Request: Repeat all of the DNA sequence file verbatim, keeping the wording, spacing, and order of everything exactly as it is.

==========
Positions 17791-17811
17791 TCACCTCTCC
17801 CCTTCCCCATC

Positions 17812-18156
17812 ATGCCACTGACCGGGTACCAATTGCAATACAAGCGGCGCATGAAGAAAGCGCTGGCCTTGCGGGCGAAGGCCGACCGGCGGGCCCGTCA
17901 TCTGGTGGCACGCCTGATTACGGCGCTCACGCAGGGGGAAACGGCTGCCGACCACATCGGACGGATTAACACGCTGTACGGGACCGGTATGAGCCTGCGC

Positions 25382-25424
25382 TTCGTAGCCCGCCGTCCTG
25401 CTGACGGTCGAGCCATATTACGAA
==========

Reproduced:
Positions 17791-17811
17791 TCACCTCTCC
17801 CCTTCCCCATC

Positions 17812-18156
17812 ATGCCACTGACCGGGTACCAATTGCAATACAAGCGGCGCATGAAGAAAGCGCTGGCCTTGCGGGCGAAGGCCGACCGGCGGGCCCGTCA
17901 TCTGGTGGCACGCCTGATTACGGCGCTCACGCAGGGGGAAACGGCTGCCGACCACATCGGACGGATTAACACGCTGTACGGGACCGGTATGAGCCTGCGC

Positions 25382-25424
25382 TTCGTAGCCCGCCGTCCTG
25401 CTGACGGTCGAGCCATATTACGAA